Chief Thoughts: Difficulties of Staffing Small Town Police Forces
Last week, the Sherriff, district attorney and I were invited to the high school to speak to the junior and senior students. I asked the students how many were considering a career in law enforcement. Sadly, only a handful raised their hand. Then, I asked if they were interested in staying in local law enforcement--not a hand was raised.
People’s disinterest in law enforcement careers seems to be the norm. I can remember when it wasn’t unusual to have 20 applicants apply for one law enforcement job--This was a time when police officers were respected and being a police officer was a highly sought-after job.
I have spoken to other police chiefs who are finding it difficult to staff their police force, too. We agree that we cannot get applicants. I’ve noticed some agencies reduce their job requirements to get people to apply. However, I can understand some of the reasons why someone does not want to become a cop.
According to the National Law Enforcement Officers Memorial Fund, 43 police officers were killed by gun violence in 2017. In 2018, 52 police officers died from gun violence in the line of duty. According to USA Today, 144 police officers killed in the line of duty in 2018. Officers in smaller agencies are at no less risk.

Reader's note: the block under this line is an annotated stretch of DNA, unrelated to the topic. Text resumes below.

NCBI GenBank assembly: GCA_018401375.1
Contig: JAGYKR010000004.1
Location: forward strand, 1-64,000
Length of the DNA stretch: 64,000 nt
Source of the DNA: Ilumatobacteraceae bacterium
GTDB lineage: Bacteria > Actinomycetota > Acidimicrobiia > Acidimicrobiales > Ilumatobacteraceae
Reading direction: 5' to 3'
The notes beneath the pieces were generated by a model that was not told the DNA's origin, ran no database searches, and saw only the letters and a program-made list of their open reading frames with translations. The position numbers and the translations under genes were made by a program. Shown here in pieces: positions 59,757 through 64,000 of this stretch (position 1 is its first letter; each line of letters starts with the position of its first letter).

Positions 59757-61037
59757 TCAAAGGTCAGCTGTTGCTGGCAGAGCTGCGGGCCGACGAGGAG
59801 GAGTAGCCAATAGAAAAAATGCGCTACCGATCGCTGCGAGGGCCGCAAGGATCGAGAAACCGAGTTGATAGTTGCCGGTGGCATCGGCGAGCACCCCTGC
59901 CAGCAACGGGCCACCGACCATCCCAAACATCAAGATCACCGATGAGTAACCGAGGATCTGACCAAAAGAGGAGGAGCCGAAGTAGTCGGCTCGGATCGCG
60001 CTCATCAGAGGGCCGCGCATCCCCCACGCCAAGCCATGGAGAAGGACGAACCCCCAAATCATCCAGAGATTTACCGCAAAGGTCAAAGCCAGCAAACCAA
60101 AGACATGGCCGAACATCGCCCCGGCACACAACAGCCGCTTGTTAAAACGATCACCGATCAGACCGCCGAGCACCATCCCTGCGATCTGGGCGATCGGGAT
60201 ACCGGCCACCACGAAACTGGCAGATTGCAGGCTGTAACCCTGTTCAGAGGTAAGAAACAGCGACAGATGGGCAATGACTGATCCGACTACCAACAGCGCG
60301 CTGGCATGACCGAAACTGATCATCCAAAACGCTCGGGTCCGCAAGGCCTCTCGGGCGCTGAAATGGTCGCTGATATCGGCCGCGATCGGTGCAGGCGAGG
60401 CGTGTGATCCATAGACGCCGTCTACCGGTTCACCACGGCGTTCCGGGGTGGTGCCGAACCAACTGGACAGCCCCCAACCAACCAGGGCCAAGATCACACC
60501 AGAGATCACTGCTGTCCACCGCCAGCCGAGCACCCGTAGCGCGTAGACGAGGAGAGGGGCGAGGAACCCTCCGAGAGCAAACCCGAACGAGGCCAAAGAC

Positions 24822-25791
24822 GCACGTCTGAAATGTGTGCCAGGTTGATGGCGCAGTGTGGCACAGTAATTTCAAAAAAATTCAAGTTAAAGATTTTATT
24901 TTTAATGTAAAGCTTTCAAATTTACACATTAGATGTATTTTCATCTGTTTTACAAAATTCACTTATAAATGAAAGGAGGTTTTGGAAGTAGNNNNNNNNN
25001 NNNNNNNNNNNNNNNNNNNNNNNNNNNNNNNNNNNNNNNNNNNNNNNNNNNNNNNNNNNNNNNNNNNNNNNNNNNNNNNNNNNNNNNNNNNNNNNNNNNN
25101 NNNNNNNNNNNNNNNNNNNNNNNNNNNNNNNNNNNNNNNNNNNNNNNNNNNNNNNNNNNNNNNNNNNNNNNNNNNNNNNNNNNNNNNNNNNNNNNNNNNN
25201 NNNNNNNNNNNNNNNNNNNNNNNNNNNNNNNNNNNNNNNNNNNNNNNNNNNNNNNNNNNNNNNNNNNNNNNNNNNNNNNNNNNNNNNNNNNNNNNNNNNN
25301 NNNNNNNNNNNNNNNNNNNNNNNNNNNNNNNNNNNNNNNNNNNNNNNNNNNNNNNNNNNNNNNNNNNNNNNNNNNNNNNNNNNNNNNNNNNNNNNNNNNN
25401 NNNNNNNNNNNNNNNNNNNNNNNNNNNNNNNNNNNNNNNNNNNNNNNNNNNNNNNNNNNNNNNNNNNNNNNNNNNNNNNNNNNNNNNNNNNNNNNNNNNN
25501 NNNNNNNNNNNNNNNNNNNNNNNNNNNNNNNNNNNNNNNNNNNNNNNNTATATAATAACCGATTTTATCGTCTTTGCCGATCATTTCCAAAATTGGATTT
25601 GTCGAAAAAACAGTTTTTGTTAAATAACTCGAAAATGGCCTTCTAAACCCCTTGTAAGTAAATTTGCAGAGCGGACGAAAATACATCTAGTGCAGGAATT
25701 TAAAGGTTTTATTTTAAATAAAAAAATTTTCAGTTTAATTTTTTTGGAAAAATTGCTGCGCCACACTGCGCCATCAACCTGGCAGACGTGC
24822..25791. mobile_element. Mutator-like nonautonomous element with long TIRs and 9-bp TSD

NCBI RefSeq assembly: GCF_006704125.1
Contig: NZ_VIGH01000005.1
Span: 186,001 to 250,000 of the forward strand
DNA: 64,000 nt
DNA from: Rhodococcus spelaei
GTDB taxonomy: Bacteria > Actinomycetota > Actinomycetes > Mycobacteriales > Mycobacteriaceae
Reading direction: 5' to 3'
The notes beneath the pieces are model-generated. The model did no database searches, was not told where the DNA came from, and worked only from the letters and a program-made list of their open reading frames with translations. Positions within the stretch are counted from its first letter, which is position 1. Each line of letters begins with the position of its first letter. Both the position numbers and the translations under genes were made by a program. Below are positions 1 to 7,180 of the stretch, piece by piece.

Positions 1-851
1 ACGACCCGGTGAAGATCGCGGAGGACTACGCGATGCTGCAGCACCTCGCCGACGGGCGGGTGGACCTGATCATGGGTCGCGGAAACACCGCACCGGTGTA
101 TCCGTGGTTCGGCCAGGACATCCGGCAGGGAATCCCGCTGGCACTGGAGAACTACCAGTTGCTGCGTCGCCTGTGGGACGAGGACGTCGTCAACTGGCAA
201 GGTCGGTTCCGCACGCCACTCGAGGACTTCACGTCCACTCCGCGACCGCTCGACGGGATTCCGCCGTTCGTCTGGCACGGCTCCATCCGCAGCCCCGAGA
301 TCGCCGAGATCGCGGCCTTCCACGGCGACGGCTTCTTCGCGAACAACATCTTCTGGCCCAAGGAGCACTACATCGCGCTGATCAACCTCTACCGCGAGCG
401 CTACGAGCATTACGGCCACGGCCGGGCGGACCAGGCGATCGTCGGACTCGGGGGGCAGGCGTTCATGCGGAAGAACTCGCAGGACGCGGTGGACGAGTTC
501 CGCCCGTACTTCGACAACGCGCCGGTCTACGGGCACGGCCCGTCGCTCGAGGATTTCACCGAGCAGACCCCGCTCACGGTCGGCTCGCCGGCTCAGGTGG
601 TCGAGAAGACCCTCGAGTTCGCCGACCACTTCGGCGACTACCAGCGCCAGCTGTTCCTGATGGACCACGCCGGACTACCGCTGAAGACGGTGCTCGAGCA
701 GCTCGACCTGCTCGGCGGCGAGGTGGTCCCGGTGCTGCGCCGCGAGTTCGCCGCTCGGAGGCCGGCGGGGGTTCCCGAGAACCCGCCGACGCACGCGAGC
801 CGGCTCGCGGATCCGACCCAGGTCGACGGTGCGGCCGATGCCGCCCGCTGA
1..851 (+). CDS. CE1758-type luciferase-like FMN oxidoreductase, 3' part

We ask people to become police officers for the same amount of pay that people can make working in other non-risk occupations. It takes a special person to become an officer. The people who step up to become police officers do not expect to be rich. Many say when asked why they want to become an officer, “to help the community.” Many officers say if they can provide for their families they are satisfied with the pay—but this does not mean they would refuse a raise in pay.
Occasionally small cities have one officer on duty. This Officer still makes arrests, works traffic, handles domestics, thefts and other crime. They handle dangerous situations alone when there is not a backup available. I understand why smaller cities and towns cannot pay these officers what they deserve to risk their lives every day. Nevertheless, despite the low pay, there are still people who step up to do the job. I thank these officers for their service and for their courage to work in a small city or town.